The key to a sustainable supply chain is trust between customers and suppliers — and this can also create more profitable supplier relationships, according to Suhas Apte and Jagdish Sheth, the authors of The Sustainability Edge: How To Drive Top-Line Growth With Triple-Bottom-Line Thinking.
In an Industry Week column, Apte and Sheth write that many companies struggle to establish sustainable supply chains because they attempt to enforce sustainable supply chains solely through monitoring policies and compliance — a strategy that will fail “time and time again.”
Partnering with suppliers to create trust-based relationships, on the other hand, offers five main benefits:
Protecting Against Reputational Damage. Stakeholders including investors and customers are increasingly putting pressure on businesses to extend their sustainability policies into their supply chains. This is evidenced by a record number of shareholder resolutions related to supply chain sustainability in recent years, as well as social media pressure on companies to ensure they are viewed as committed to sustainable and responsible business practices. In response to this, we’ve seen Target launch a chemical safety and transparency policy across its operations and Ralph Lauren develop sustainable sourcing guidelines for wood-based fabrics.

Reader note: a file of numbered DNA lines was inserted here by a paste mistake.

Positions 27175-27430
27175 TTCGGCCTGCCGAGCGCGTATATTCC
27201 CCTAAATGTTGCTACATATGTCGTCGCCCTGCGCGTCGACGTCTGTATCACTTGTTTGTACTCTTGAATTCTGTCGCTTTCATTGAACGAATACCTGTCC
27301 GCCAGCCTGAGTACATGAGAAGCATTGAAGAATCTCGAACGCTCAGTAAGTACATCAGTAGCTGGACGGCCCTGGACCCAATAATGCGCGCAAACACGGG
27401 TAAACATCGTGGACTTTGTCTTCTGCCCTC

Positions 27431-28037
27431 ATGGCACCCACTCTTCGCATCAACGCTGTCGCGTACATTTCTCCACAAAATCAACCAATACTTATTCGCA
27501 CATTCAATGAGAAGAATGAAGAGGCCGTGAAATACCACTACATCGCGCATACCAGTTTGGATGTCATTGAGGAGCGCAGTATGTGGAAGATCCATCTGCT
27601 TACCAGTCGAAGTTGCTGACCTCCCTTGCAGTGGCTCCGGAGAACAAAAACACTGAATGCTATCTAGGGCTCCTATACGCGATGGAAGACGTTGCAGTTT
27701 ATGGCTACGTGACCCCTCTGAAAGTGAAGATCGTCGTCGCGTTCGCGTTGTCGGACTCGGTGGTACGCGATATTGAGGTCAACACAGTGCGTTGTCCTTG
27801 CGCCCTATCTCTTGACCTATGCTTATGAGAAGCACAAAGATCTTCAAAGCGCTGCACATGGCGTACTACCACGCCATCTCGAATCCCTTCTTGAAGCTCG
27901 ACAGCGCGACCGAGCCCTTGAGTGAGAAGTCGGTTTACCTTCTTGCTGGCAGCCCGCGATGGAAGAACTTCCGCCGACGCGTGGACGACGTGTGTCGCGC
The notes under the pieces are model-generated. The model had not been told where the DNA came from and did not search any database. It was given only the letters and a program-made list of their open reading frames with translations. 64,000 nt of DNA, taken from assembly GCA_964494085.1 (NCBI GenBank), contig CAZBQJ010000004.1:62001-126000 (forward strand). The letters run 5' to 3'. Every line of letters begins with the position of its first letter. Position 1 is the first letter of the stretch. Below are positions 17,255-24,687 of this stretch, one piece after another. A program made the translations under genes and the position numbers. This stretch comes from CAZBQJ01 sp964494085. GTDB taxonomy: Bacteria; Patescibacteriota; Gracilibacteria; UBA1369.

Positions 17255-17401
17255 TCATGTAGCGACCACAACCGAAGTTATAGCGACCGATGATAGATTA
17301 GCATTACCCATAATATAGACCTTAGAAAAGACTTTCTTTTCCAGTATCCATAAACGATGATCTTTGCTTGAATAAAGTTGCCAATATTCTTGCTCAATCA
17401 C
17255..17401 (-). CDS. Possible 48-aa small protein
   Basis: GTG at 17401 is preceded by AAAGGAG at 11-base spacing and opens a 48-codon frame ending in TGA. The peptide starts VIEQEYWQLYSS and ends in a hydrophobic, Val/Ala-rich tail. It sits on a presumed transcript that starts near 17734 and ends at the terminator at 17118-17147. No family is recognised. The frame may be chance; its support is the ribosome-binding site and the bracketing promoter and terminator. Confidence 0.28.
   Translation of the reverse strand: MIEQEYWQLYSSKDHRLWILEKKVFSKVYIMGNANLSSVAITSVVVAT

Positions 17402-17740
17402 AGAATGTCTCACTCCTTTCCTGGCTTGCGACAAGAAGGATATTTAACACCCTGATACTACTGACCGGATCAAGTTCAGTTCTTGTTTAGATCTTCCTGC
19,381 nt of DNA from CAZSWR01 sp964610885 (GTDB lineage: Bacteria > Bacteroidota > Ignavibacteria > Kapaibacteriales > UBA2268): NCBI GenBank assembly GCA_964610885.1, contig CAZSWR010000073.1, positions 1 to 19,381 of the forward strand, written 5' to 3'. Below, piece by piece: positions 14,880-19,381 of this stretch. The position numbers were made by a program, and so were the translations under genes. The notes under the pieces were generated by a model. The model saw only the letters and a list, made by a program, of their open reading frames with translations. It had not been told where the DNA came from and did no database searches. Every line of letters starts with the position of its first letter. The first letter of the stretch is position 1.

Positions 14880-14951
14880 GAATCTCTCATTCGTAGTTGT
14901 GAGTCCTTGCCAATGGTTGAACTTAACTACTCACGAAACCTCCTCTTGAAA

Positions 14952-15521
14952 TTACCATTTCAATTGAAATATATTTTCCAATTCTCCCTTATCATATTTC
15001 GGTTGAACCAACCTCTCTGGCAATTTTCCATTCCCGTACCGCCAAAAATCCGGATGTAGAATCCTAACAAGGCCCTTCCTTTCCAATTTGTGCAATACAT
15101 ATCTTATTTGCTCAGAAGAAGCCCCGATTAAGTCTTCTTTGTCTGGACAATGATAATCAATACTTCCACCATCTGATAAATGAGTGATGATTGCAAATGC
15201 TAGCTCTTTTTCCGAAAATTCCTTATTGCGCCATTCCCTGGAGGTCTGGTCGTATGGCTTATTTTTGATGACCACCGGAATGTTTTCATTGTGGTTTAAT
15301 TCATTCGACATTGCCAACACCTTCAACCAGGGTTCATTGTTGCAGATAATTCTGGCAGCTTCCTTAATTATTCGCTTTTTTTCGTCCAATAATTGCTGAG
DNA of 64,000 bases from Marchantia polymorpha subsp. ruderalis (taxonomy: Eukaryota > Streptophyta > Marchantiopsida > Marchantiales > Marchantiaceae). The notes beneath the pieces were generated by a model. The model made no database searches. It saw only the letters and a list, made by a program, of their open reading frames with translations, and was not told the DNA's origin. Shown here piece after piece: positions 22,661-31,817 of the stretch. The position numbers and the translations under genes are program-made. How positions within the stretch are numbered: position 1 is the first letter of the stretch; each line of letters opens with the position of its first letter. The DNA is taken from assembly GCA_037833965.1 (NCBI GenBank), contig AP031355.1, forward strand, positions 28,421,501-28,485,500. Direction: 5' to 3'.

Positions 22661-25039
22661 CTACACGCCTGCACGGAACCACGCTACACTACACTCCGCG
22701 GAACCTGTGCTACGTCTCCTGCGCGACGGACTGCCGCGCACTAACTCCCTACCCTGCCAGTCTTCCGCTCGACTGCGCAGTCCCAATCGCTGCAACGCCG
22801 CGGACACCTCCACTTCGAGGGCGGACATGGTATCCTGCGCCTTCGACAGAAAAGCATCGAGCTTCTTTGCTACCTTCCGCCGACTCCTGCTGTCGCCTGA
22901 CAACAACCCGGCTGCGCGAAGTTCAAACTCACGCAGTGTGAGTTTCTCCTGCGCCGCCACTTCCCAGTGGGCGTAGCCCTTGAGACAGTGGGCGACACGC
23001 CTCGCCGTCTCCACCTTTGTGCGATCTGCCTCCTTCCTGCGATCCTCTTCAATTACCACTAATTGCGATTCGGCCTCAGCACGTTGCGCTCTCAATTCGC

Reducing Environmental Impact and Costs. Walmart is a good example here. When the retail giant announced its goal to reduce corporate greenhouse gas emissions by 20 million tons per year by 2020, it realized that its supply chain represented about 95 percent of Walmart’s overall carbon footprint. Walmart is working with suppliers to reduce their emissions, which not only reduces environmental impact but saves money, too. A CDP report published last month found Walmart and other major companies’ supply-chain emissions reduction initiatives saved suppliers a combined $12.4 billion in 2016.
Improving Continuity of Supply. “The auto industry learned this lesson when floods in Thailand brought a halt to the auto parts supply industry, idling factories around the world,” the column says. “As a result and after working with key suppliers, the auto industry supply chain is now much more diversified, which has resulted in benefits for their suppliers as well.”
Innovating Products and Services. Suppliers that understand a company’s vision and long-term plans are better equipped to suggest changes and ungraded to products and processes, which can improve operations and also help companies accomplish innovation goals.
Creating Partnerships or Global-Industry Standards. The authors point to a group of major apparel and footwear brands and retailers that in 2011 made a shared commitment to helping lead the industry towards zero discharge of hazardous chemicals (ZDHC). The group published a Joint Roadmap document outlining its collaborative efforts towards ZDHC for all products across all pathways by 2020. The ZDHC Joint Roadmap has grown from six founding brands (Adidas Group, C&A, H&M, LiNing, Nike and Puma) to a coalition of 22 brands.